Music

Kimmo Pohjonen: The great Finnish accordion driver

Saturday, 7 December, 2013 0 Comments

Taking an accordion down to the farm and mixing its output with the sound of agricultural machines might strike many people as a bit far-reaching, but it’s the kind of thing Kimmo Pohjonen relishes. His “Earth Machine Music” project is a series of live events featuring farms, farmers, balers, tractors, accordion and related noises. For some Finns, the earth moves when he plays.


Winter Trees

Saturday, 30 November, 2013 0 Comments

Emily Staveley-Taylor, Jessica Staveley-Taylor and Camilla Staveley-Taylor from Hertfordshire are The Staves. Music journalist, James Christopher Monger, wrote: “clear, confident, and classy, the Staves know that their ability to harmonize (or just sing in perfect, familial unison) is their calling card.” Their debut album, Dead & Born & Grown, was released in November last year, and from it here’s the perfectly seasonal Winter Trees. “And I lost myself on that November night / White winter trees / Covered in snow.”


Red, White, and Blue

Sunday, 24 November, 2013 0 Comments

In September last year, the American rock band Lynyrd Skynyrd appeared on stage without the Confederate Flag as their backdrop. The controversial emblem had for years been part of their concert show, but they decided to abandon it, arguing that they didn’t want to be associated with “extremists” who had adopted it as their own. […]

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How does it feel to be on your own?

Saturday, 23 November, 2013 0 Comments

In all, there are 16 television channels to be surfed, from “The Price is right” to Pawn Stars. Others include a classic rock, a news and a sports station. There’s even video taken from a CCTV camera showing the pained victim of a mugging singing, “How does it feel…?” It’s Vania Heymann, the 27-year-old Israeli viral video director of Like A Rolling Stone, the latest visual masterpiece from Bob Dylan. This is not the first time, though, that Dylan has merged music with film to challenge convention. In 1965, in the “Dont Look Back” documentary by D.A. Pennebaker, he performed Subterranean Homesick Blues while flipping cue cards with words from the lyrics as the song plays. The potential of the music video clip was revealed and now Dylan is pushing the limits of the medium again.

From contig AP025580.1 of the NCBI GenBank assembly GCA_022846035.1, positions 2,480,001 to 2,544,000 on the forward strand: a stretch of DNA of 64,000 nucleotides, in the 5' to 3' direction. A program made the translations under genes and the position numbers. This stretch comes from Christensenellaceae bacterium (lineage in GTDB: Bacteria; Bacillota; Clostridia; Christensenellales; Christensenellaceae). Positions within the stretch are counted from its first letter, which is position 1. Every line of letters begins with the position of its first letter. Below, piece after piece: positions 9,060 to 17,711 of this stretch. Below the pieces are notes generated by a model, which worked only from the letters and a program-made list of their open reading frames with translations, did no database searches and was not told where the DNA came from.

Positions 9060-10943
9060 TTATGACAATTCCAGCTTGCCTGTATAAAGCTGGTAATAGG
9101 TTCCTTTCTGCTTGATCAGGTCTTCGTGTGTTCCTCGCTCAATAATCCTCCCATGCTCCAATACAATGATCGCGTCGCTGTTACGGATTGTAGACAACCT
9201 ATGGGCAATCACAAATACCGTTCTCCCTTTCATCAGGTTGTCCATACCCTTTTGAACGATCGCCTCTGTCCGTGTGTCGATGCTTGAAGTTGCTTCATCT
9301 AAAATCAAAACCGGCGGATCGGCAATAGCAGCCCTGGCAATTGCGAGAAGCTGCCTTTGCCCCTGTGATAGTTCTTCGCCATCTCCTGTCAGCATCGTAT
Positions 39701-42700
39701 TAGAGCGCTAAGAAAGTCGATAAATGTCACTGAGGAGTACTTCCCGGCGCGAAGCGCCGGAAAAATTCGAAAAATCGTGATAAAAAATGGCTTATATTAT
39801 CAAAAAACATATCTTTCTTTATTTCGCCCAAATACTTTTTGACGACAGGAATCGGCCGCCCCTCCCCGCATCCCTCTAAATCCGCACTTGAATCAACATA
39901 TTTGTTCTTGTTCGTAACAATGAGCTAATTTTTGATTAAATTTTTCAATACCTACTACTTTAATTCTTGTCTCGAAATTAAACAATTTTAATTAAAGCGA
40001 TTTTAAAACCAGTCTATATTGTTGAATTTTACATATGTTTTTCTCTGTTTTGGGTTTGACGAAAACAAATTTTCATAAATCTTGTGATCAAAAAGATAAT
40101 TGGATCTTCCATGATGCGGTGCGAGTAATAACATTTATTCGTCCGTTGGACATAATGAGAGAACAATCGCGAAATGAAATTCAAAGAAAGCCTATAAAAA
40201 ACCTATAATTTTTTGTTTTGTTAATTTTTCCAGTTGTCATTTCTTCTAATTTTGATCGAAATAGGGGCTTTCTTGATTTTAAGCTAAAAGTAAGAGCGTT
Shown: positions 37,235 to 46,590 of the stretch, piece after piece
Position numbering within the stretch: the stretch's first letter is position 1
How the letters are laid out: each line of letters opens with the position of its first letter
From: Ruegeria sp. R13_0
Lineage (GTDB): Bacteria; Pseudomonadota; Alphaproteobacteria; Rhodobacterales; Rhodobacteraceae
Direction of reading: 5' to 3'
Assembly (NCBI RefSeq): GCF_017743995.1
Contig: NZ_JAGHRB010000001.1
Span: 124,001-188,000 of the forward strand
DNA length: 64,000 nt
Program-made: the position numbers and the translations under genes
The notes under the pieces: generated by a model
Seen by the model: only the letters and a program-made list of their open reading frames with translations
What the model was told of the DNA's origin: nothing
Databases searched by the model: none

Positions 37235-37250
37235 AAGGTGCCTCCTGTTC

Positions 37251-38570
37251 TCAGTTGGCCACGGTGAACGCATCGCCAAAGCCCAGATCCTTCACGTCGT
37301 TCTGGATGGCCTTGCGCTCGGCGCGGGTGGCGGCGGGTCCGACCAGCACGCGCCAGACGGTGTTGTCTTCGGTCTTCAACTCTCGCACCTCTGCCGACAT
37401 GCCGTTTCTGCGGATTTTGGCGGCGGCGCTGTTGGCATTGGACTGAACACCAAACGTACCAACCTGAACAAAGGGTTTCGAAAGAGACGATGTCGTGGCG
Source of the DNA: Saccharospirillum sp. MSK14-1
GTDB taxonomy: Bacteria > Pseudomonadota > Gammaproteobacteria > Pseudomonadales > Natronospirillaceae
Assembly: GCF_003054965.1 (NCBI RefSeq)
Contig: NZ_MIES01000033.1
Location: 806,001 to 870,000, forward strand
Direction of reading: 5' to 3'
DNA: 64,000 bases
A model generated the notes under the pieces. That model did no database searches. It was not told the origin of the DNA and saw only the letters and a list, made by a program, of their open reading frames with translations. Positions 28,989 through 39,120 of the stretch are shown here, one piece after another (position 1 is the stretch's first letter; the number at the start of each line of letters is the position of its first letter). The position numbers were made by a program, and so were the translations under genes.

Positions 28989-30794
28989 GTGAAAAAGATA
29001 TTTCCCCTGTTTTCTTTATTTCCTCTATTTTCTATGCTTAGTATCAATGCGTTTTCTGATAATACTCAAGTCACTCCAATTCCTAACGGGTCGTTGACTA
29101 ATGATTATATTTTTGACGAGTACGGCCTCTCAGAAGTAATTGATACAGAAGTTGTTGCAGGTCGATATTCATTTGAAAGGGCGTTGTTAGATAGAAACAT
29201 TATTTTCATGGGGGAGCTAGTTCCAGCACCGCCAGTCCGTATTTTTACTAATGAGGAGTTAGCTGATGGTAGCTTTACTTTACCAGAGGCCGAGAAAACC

Like A Rolling Stone is one of the most important of Dylan’s works and one of the greatest rock songs ever written. It tells of a young woman from a good family who immerses herself in the counter-culture of the 1960s but then falls from grace. As she questions her choices, Dylan appears ambivalent about her dilemma. It’s hard to tell if he has pity on Miss Lonely or is secretly pleased with her distress.

“Princess on the steeple and all the pretty people
They’re drinkin’, thinkin’ that they got it made
Exchanging all kinds of precious gifts and things
But you’d better lift your diamond ring, you’d better pawn it babe.”


The urban Mitchell

Saturday, 16 November, 2013 0 Comments

“Night in the city looks pretty to me / Night in the city looks fine / Music comes spilling out into the street / Colors go flashing in time.”

In March 1968, Joni Mitchell released her debut album, Song to a Seagull. The A side was titled “I Came to the City” and the B side, “Out of the City and Down to the Seaside”. From the A side, here’s Night in the City, a celebration of nightlife and its promises. “The young Joni sometimes sounds cloyingly virginal, and the flowery mooncalf affectations grate, but her unique sense of rhythm and melody is already blooming,” wrote Taylor Parkes. Music critics were literate, if somewhat condescending, back then.


If you’re feeling a little lost

Saturday, 9 November, 2013 0 Comments